kpi in seo

SEO KPIs & Metrics: 9 SEO KPIs You Should (And Shouldn’t) Track

In the world of SEO, tracking metrics is essential to evaluating the success of your strategy. But not all numbers matter equally. A lot of SEO marketers can spend their time focused on metrics and KPIs that sound significant but, in reality, have little impact on rankings. Knowing which metrics to pay attention to – and which aren’t worth your time – is essential to getting more bang for your buck. 

In this article, we dive into the SEO metrics you should (and shouldn’t) be tracking. Keep reading to learn which SEO KPIs matter the most and which aren’t worth stressing over.

CTA: Book a free SEO consultation to see what you’re doing well and where your website needs to improve.

SEO KPIs & metrics you should track 

Let’s start with the big ones: SEO metrics that actually matter. 

These KPIs are essential to tracking the success of your SEO strategy. Focus on these metrics to get the biggest results out of your efforts. 

1. Search visibility 

Search visibility, sometimes also called SERP visibility, measures how prominent your website is in the market. You find this by calculating the estimated percentage of clicks your website received from organic rankings for particular keywords. For example, if a keyword you rank for is searched 1,000 times, and you received 100 clicks, then your search visibility is 10%. 

Why should you track search visibility?

Search visibility is one of the most crucial SEO KPIs to track as it can provide a glimpse into your overall business growth. While not directly linked to conversions, it provides an insight into your brand’s share of voice (SOV). SOV represents how much market size your brand owns compared to competitors. The larger your share of the market, the higher your SOV. If your website has high search visibility, it means you’re reaching a large portion of the market. 

How to track search visibility

There are many ways you can track search visibility and different SEO tools you can use, such as Google Search Console, Ahrefs Rank Tracker, and SEMRush Visibility Trend Score. 

Regardless of which tool you use, be sure to consider:

  • Ranking positions for your target keywords (use the main keywords your target audience searches for, not long-tails)
  • Estimated number of impressions
  • Click-through-rate (CTR) for each keyword. 

2. Conversions from organic traffic 

Conversions are actions taken by website visitors, such as signing up, checking out, or subscribing. Conversions from organic traffic are when these actions are taken by visitors who found your website while performing a search. Most businesses are already tracking conversions as they’re one of the most vital key performance indicators.  

Why should you track conversions from organic traffic? 

This is possibly the most important out of all the SEO metrics you should be tracking. It’s one of the easiest ways to link your SEO efforts to your revenue and measure the success of your SEO strategy.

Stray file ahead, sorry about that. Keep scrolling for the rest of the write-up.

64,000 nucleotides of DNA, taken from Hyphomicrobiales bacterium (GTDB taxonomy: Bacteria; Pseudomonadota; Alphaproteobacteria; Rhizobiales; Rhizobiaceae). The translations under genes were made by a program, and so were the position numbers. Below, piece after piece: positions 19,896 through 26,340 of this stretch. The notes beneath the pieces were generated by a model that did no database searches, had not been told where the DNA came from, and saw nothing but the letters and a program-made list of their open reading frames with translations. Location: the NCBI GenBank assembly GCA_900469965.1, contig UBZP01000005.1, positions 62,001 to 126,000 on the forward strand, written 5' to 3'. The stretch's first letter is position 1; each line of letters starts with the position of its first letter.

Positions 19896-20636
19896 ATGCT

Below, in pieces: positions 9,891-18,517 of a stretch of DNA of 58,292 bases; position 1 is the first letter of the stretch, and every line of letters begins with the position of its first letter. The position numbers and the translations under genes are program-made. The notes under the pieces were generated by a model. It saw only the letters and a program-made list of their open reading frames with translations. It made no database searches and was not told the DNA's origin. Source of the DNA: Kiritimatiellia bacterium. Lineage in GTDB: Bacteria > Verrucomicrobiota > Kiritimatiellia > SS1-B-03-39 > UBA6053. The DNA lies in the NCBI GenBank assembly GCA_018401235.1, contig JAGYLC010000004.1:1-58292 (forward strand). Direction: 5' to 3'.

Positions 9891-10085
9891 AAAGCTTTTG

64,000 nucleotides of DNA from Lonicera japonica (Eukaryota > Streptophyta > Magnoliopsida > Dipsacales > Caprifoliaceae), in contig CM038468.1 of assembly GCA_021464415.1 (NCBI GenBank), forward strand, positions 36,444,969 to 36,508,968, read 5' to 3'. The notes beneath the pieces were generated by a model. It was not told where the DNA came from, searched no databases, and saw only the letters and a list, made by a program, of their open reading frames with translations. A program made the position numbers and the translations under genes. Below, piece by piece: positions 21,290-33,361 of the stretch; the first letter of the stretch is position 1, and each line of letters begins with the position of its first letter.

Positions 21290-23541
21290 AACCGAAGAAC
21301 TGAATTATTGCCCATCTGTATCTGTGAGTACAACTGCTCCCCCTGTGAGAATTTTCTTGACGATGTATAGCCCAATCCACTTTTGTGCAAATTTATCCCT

The conversions from organic traffic metric can also help businesses identify: 

  • Which keywords are leading to the most conversions (and therefore ROI)
  • What visitors are looking for when they visit a website from search engine results pages
  • Where to allocate their budget to increase conversions. 

How to track conversions from organic traffic 

The best way to measure this SEO KPI is by using Google Analytics 4. Setting this up can seem intimidating at first, however it’s rather straightforward and doesn’t require any advanced knowledge. If you haven’t yet installed Google Analytics 4, our team can help you set this up so it tracks the right conversions for your business

Once you have GA4 installed, you have to set it up to track the right conversions. If you run an ecommerce store, for example, then you’ll likely want to track the number of conversions, value, and average order value. If you’re a service or subscription-based business, you may want to track leads, subscriptions, and sign-ups. 

3. Search rankings 

Search rankings, or keyword rankings, is a measurement of your website’s position in search engine results for specific keywords or queries. Its results will differ depending on the page, search, term, and day. 

For example, a particular page on your website might rank highly for one term but lower for another. You might be ranking well for a keyword one day and then lose that ranking another day. These fluctuations are normal, but it means you should regularly track your search engine ranking to identify these variables. 

Why should you track search rankings?

All search engine optimization strategies revolve around ranking for relevant keywords. Tracking your search rankings is therefore one of the most important SEO KPIs to assess whether your efforts are working. 

Tracking search rankings allows you to:

  • Measure the effectiveness of your SEO strategies
  • Assess the success of your keyword targeting & optimization efforts
  • Identify fluctuations in rankings that can reflect algorithm changes or website updates
  • Compare your SEO performance with competitors in the same niche or industry. 

The ultimate goal of tracking keyword rankings is to make sure your web pages are ranking for the right keywords. Once they’re doing this, you can focus on attracting traffic, leads, and conversions. 

How to track search rankings

You can use various SEO tools, such as Ahrefs, SEMRush, or Moz, to track your ranking in search results. 

If your pages aren’t ranking well for target keywords, our team can help you identify the reasons and optimize your website to boost rankings. If your pages are ranking well, you should also check whether these rankings are leading to other valuable metrics, such as leads and conversions. 

4. Backlinks

Backlinks are one of the most important ranking factors and are therefore an essential SEO metric to track. These are links from other websites that direct to your site. Backlinks help boost your webpage’s credibility and perceived authority in search engine algorithms while also driving referral traffic to your website. 

Why should you track backlinks?

Keeping track of your backlinks is one of the most important SEO metrics for several reasons: